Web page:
Glomerular disease is common in patients presenting with proteinuria. Its histopathological pattern appears similar to that mentioned in many other studies of the region.


This study has no conflict of interest to declare by any author.


1. Anderson AH, Berns JS, Bleicher MB, Feldman HI. Demographics of Kidney Disease. In: Taal MW, Chertow GM, Marsden PA, Skorecki K, Yu ASL, Brenner BM, eds. Brenner and Rector's The Kidney. 9th ed. Elsevier Saunders, Philadelphia 2012; 742-57.

2. Vankalakunti M, Malleshappa P, Hussain H, Marilingegouda A. Atypical presentation of post infectious glomerulonephritis as malignant hypertension and thrombotic microangiopathy. Indian J Nephrol 2014; 24: 110-3.

3. Jayne D, Yiu V. Hematuria and Proteinuria. In: Gilbert SJ, Weiner DE, eds. National Kidney Foundation's Primer on Kidney Diseases. 6th ed. Elsevier Saunders, Philadelphia 2014; 42-5.

4. Floege J, Feehally J. Introduction to Glomerular Disease: Clinical Presentations. In: Johnson RJ, Floege J, Feehally J, eds. Comprehensive clinical nephrology. 5th ed. Elsevier Saunders, Philadelphia 2015; 187-97.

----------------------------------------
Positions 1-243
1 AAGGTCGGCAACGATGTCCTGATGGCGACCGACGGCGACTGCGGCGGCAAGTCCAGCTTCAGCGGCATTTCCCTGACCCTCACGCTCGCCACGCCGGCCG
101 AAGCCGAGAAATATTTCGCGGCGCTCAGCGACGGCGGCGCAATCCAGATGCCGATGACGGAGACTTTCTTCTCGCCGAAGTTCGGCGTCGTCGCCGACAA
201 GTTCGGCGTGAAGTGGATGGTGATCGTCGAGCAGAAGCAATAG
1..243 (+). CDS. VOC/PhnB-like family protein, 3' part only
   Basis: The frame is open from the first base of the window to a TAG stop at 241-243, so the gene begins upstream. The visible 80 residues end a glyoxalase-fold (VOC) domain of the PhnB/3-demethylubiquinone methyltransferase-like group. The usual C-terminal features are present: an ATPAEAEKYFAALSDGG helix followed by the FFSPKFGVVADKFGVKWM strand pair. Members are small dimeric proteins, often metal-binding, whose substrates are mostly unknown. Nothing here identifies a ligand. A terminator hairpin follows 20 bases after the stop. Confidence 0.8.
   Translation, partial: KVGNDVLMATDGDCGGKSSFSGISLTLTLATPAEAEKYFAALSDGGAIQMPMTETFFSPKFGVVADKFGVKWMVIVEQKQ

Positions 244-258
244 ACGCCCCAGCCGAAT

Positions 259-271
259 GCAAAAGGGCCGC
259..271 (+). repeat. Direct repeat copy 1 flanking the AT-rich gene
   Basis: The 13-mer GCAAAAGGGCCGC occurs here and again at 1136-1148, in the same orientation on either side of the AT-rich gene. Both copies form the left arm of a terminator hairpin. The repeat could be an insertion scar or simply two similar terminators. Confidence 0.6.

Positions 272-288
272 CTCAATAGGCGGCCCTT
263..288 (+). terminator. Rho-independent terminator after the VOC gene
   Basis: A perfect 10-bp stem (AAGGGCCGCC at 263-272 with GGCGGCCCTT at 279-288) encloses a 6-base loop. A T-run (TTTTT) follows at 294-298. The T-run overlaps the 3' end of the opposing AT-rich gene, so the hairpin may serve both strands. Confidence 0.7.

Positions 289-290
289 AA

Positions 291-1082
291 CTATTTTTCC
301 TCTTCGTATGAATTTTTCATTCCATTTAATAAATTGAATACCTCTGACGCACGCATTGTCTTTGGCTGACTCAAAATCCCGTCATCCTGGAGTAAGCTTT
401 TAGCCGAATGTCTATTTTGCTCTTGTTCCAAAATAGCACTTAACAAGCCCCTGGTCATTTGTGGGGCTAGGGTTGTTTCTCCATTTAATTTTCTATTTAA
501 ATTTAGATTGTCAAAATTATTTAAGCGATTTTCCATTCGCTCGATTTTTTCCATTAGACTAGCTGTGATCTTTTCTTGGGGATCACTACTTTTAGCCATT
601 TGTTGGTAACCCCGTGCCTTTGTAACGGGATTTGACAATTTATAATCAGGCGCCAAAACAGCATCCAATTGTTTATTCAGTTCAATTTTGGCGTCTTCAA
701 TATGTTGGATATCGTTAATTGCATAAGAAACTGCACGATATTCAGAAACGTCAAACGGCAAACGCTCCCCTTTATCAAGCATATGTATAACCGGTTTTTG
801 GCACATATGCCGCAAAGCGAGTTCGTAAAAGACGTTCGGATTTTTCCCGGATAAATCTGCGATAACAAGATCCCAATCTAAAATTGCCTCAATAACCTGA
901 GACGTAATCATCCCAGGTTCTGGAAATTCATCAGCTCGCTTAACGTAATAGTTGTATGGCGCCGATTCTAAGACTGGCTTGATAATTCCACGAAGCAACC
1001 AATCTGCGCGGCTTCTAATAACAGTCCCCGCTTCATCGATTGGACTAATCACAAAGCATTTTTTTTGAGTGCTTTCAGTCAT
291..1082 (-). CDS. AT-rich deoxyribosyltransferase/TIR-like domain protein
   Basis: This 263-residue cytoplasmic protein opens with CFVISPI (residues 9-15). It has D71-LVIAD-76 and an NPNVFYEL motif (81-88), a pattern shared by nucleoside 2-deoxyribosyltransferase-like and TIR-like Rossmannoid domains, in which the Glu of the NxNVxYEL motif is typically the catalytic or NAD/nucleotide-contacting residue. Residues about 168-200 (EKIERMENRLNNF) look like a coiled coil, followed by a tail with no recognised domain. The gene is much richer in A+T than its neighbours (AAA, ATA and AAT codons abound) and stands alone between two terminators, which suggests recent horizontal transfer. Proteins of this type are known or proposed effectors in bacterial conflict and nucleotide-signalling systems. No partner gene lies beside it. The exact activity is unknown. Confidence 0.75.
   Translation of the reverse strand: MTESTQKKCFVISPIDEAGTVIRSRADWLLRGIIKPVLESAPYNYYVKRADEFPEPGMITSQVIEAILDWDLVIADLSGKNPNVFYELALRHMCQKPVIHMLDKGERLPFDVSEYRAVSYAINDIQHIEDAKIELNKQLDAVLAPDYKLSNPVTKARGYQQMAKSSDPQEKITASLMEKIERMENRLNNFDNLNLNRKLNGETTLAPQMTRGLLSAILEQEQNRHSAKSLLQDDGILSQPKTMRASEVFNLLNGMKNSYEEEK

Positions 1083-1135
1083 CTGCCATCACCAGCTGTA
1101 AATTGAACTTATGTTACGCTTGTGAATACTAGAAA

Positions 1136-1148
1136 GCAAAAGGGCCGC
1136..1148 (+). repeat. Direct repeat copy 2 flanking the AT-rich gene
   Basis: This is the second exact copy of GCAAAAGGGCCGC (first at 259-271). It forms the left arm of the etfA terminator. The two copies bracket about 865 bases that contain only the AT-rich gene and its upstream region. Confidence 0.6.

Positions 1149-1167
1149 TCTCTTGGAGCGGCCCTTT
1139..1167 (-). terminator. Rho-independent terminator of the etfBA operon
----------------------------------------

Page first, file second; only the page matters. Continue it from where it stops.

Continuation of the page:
5. Nizze H, Mann E, Stropahl G, Schmidt W. Glomerular diseases in renal biopsy. Correlation of clinical syndromes with histological types. Pathologe 2003; 24(6): 421-32.

6. Striker LJ, Agati VD. Role of the renal biopsy in the evaluation of renal diseases. In: Striker G, Striker LJ, Agati VD,eds. The renal biopsy. 3rd ed. W B Saunders, Philadelphia 1997; 1-37.

7. Wirta O, Mustonen J, Helin H, Pasternack A. Incidence of biopsy-proven glomerulonephritis. Nephrol Dial Transplant 2008; 23: 193-200.

8. Das U, Dakshinamurty KV, Prayaga A. Pattern of biopsy-proven renal disease in a single center of south India: 19 years experience. Indian J Nephrol 2011; 21: 250-7.

9. Mubarak M, Kazi JI, Naqvi R, Ahmed E, Akhter F, Naqvi SA et al. Pattern of renal diseases observed in native renal biopsies in adults in a single centre in Pakistan. Nephrology 2011; 16(1): 87-92.